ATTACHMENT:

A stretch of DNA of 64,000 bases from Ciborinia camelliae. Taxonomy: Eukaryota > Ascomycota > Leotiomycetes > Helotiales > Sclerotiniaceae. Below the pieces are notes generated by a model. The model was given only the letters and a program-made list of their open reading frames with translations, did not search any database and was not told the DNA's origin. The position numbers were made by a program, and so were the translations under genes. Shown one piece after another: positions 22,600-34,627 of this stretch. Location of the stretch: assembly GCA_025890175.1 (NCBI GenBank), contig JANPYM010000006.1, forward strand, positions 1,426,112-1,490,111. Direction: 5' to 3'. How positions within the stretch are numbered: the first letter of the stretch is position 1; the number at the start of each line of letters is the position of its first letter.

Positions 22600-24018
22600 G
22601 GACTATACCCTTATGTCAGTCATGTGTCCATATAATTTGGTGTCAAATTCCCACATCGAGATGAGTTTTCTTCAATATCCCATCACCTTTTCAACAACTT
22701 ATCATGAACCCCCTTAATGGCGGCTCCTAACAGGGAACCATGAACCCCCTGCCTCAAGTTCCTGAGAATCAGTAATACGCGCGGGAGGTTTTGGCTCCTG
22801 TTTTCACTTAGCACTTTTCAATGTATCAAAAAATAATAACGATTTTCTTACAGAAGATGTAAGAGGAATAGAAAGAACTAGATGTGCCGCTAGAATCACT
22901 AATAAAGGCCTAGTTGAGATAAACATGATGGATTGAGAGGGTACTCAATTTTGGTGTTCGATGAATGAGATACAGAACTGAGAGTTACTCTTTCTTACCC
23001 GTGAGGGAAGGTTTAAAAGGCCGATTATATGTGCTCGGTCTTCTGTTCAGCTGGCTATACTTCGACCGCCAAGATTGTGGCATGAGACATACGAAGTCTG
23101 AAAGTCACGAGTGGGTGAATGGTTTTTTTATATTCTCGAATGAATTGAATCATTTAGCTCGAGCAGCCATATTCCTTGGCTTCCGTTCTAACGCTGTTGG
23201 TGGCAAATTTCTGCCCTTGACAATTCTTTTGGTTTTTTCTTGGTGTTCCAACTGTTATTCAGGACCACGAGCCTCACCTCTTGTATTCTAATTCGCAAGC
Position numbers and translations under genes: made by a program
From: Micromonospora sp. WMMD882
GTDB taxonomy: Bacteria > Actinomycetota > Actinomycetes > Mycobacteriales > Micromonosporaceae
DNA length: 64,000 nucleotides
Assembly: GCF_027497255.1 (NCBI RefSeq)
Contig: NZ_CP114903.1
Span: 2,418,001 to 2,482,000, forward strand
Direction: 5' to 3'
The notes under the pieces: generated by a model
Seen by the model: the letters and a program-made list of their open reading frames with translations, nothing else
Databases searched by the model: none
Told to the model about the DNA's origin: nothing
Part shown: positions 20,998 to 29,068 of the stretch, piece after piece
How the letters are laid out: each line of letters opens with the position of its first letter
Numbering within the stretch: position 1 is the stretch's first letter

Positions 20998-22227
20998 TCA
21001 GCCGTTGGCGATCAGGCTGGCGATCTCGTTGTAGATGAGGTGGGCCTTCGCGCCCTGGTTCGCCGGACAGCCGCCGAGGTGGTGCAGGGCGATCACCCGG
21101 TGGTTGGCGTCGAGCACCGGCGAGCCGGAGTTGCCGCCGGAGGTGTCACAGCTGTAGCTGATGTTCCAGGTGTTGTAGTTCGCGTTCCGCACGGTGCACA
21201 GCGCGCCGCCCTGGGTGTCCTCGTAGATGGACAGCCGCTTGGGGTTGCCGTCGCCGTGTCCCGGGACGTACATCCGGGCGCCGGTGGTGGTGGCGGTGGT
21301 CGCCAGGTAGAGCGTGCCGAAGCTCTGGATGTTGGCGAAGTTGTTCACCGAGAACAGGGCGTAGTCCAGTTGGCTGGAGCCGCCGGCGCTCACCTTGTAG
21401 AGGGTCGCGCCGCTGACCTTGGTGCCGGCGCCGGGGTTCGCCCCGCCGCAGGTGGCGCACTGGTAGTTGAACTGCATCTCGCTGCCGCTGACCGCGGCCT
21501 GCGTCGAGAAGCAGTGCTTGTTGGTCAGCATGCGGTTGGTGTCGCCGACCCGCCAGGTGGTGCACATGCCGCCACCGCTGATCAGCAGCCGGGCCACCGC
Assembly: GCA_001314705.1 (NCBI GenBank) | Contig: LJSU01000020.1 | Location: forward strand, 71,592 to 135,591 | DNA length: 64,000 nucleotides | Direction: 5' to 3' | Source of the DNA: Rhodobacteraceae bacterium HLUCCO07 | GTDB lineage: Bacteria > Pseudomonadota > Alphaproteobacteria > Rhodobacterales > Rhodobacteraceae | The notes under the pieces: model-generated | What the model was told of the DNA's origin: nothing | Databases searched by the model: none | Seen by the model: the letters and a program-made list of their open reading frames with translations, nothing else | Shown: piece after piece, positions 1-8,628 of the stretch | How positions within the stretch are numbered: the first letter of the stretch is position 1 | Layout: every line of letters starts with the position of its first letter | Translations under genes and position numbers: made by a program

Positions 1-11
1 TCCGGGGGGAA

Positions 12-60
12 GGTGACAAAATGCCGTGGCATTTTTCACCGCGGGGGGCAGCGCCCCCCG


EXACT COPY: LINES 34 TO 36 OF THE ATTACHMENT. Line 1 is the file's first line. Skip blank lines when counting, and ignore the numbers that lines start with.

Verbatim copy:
Assembly: GCA_001314705.1 (NCBI GenBank) | Contig: LJSU01000020.1 | Location: forward strand, 71,592 to 135,591 | DNA length: 64,000 nucleotides | Direction: 5' to 3' | Source of the DNA: Rhodobacteraceae bacterium HLUCCO07 | GTDB lineage: Bacteria > Pseudomonadota > Alphaproteobacteria > Rhodobacterales > Rhodobacteraceae | The notes under the pieces: model-generated | What the model was told of the DNA's origin: nothing | Databases searched by the model: none | Seen by the model: the letters and a program-made list of their open reading frames with translations, nothing else | Shown: piece after piece, positions 1-8,628 of the stretch | How positions within the stretch are numbered: the first letter of the stretch is position 1 | Layout: every line of letters starts with the position of its first letter | Translations under genes and position numbers: made by a program

Positions 1-11
1 TCCGGGGGGAA